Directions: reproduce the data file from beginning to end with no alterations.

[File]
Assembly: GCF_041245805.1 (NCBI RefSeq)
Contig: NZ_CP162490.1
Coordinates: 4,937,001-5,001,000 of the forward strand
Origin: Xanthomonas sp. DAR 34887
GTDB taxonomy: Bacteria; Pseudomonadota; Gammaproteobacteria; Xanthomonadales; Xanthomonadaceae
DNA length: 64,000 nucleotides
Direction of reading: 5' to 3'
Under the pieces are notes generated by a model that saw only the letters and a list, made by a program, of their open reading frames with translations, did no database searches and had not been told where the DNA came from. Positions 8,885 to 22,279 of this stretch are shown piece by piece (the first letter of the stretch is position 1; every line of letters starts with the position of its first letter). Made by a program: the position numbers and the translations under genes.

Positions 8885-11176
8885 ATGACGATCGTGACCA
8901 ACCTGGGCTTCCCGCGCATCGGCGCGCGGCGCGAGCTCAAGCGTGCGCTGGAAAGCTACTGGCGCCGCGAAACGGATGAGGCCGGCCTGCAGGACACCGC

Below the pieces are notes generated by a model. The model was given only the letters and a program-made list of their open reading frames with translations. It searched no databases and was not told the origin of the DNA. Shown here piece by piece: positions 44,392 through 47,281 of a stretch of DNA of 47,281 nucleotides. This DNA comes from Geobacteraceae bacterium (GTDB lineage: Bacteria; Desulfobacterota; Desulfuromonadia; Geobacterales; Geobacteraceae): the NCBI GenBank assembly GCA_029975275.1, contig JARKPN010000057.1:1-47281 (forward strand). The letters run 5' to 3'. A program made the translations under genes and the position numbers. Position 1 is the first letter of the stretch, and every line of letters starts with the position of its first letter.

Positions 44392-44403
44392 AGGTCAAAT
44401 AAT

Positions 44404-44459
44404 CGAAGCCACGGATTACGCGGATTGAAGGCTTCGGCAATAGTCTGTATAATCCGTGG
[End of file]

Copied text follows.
Assembly: GCF_041245805.1 (NCBI RefSeq)
Contig: NZ_CP162490.1
Coordinates: 4,937,001-5,001,000 of the forward strand
Origin: Xanthomonas sp. DAR 34887
GTDB taxonomy: Bacteria; Pseudomonadota; Gammaproteobacteria; Xanthomonadales; Xanthomonadaceae
DNA length: 64,000 nucleotides
Direction of reading: 5' to 3'
Under the pieces are notes generated by a model that saw only the letters and a list, made by a program, of their open reading frames with translations, did no database searches and had not been told where the DNA came from. Positions 8,885 to 22,279 of this stretch are shown piece by piece (the first letter of the stretch is position 1; every line of letters starts with the position of its first letter). Made by a program: the position numbers and the translations under genes.

Positions 8885-11176
8885 ATGACGATCGTGACCA
8901 ACCTGGGCTTCCCGCGCATCGGCGCGCGGCGCGAGCTCAAGCGTGCGCTGGAAAGCTACTGGCGCCGCGAAACGGATGAGGCCGGCCTGCAGGACACCGC

Below the pieces are notes generated by a model. The model was given only the letters and a program-made list of their open reading frames with translations. It searched no databases and was not told the origin of the DNA. Shown here piece by piece: positions 44,392 through 47,281 of a stretch of DNA of 47,281 nucleotides. This DNA comes from Geobacteraceae bacterium (GTDB lineage: Bacteria; Desulfobacterota; Desulfuromonadia; Geobacterales; Geobacteraceae): the NCBI GenBank assembly GCA_029975275.1, contig JARKPN010000057.1:1-47281 (forward strand). The letters run 5' to 3'. A program made the translations under genes and the position numbers. Position 1 is the first letter of the stretch, and every line of letters starts with the position of its first letter.

Positions 44392-44403
44392 AGGTCAAAT
44401 AAT

Positions 44404-44459
44404 CGAAGCCACGGATTACGCGGATTGAAGGCTTCGGCAATAGTCTGTATAATCCGTGG